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Diabetes & Digestive Health
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Diabetes & Digestive Health

What is Diabetes?

Normally, the pancreas makes the hormone, insulin, to help the body store and use the sugars and starches that you eat. Diabetes develops when the pancreas does not make enough insulin, or the cells in your body become  resistant to insulin, Insulin usually keeps a tight control on blood sugar levels. People with diabetes have blood sugar levels that high and need to be through diet, medication, and lifestyle changes. Diabetes affects your digestive health as a result of poor nutrition and uncontrolled blood sugar levels.

What Digestive Disorders Can Be By Diabetes?

Gastrointestinal (GI) disorders are very common in people who have diabetes.  Some of the common digestive disorders seen with diabetes include delayed emptying of the stomach (gastroparesis), ulcers, yeast infections. These disorders cause damage to the nerves. Also blood vessels in the GI tract from elevated blood sugar levels. This damage causes either increased or decreased function of the intestines with a broad range of symptoms.

What Are the Symptoms of These Disorders?

The symptoms seen in digestive disorders are varied and complex. They include diarrhea, constipation, bloating, abdominal pain, nausea and vomiting. When a patient sees a Gastroenterologist, he/she takes a detailed history of all the symptoms that the patient is having. This helps the physician to get an idea of what tests you need. The physician will also perform a physical exam looking for signs of diabetes induced damage to the GI tract.

How Are Digestive Disorders Diagnosed?

Once the history and physical is completed the physician will create a treatment  plan for the patient to follow. Some tests are non-invasive such as x-rays, sonograms, CT scans, MRI scans, and lab tests meaning that they do not require sedation or surgery. If these tests do not reveal the cause of the problem, further invasive tests can be done. These include upper endoscopy (EGD) and colonoscopy, both of which require sedation.  Since digestive disorders are complex, it may take a combination of several tests along with a trial of different treatments to  the pinpoint the specific problem.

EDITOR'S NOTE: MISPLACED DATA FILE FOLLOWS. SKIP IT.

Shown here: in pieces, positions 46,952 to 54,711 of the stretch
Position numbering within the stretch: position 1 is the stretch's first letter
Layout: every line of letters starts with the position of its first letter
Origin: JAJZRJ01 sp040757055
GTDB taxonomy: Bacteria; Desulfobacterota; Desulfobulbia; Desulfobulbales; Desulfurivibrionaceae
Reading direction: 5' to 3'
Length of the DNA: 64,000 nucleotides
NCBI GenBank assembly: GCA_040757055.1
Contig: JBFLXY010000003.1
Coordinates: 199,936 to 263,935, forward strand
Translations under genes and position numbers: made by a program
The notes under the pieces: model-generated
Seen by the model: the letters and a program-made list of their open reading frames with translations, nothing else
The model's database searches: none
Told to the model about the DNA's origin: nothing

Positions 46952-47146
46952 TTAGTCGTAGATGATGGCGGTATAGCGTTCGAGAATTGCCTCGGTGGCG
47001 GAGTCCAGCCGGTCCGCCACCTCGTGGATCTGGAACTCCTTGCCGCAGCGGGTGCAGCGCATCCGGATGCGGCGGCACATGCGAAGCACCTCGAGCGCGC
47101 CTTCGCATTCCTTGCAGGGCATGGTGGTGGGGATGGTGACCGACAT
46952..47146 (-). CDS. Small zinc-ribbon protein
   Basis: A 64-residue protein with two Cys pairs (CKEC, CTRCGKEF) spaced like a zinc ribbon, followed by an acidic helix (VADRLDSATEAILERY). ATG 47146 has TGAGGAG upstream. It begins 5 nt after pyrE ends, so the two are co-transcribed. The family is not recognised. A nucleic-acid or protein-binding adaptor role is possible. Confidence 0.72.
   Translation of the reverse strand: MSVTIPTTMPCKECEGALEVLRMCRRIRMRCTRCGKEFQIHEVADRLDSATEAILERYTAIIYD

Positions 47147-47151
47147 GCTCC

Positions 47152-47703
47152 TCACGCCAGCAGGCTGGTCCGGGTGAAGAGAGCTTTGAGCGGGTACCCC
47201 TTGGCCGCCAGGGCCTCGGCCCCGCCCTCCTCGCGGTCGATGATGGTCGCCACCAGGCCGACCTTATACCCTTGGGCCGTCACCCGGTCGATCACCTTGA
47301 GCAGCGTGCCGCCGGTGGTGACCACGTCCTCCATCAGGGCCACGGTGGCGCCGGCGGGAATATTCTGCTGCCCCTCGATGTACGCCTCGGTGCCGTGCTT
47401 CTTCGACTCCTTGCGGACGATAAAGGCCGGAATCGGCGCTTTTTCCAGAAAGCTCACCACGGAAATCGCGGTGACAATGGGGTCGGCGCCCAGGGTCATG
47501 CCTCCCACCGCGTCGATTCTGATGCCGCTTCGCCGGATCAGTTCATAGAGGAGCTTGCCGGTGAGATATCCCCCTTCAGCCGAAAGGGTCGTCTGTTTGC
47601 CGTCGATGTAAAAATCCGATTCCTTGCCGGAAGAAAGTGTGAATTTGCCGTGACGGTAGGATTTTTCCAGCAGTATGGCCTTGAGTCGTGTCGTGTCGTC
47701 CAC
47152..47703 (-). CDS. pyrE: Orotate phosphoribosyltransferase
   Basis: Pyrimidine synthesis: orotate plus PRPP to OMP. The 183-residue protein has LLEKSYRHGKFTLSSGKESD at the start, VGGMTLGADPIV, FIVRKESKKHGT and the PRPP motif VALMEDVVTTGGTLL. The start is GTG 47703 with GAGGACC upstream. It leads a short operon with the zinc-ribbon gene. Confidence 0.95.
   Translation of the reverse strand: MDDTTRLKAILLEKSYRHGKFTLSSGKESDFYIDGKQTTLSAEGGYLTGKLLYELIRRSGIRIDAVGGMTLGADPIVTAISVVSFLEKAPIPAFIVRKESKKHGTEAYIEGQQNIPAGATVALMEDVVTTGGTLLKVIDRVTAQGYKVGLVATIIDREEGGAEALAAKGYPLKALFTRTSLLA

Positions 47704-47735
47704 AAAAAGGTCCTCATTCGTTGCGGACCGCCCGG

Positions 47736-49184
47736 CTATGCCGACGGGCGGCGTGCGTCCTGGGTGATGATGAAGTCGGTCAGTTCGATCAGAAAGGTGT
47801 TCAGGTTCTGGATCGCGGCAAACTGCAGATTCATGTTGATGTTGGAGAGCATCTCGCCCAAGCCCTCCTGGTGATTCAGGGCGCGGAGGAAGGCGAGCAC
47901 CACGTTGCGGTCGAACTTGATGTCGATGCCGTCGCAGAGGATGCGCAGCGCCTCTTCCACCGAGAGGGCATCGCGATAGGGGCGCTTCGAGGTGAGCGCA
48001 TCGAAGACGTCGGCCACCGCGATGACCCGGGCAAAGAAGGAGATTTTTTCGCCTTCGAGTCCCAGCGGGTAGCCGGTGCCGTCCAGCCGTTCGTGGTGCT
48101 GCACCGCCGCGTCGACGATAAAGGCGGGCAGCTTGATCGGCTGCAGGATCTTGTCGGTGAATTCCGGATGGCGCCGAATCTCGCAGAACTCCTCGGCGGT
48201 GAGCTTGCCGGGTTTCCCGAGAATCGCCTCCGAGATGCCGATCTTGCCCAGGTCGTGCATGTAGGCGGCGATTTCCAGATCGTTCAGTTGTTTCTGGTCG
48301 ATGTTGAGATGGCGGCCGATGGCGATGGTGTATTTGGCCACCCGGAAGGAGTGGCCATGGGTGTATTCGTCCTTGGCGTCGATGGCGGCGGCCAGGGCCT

For example, an oral yeast infection can be with a physical exam that shows a white coating of the tongue and mouth. However, to diagnose a yeast infection of the esophagus, the tube connecting the mouth to the stomach, an EGD has to be. Likewise, stomach ulcers can be caused by a certain kind of bacteria (H. pylori), which can be to be detected by a biopsy. This is where a small piece of tissue is taken from the stomach during an EGD. Diagnosis of gastroparesis can be made with a test called gastric emptying scintigraphy. It tests how the stomach empties after eating a solid-food meal.

Can These Disorders Be Controlled?

Since these conditions poorly controlled blood sugar levels, the first goal is to get these levels under control. By checking blood sugar levels frequently, steps can be if they are too high. Medication along with lifestyle changes in diet, exercise, stress levels, and sleep are all important in controlling diabetes.

The American Diabetes Association recommends some type of carbohydrate monitoring to aid in the control of blood sugars. This can be by carb counting or using the Glycemic Index of different foods, or a combination of the two. Making a food log of all carbohydrates eaten along with blood sugar levels two hours before and after eating can help determine the number of carbs that are right in your diet.  The Glycemic Index, a number given to different types of foods containing carbs. Those foods with a lower number (55 or less) are better choices for diabetic patients. These include most fruits, non-starchy vegetables, oatmeal, pasta, and whole wheat bread.

Medications including insulin may also be necessary.  Diabetes is a progressive illness, and oral medications may not be enough to control it after some time. Add insulin to help control blood sugar levels along with making the lifestyle changes discussed above.

What Is The Prognosis?

Since diabetes has no cure, the amount of time that a person has had it and the amount of control determines the severity of the GI problems. By consistently trying to control blood sugar levels, GI issues can manage. Your Gastroenterologist will create an individual treatment plan geared toward your specific issue. This may include testing, medication, and lifestyle changes.

If you are having any type of gastrointestinal distress or discomfort, DHAT Gastroenterologists are here to help.  Call to schedule an appointment with one of our physicians today to begin the process of healing.

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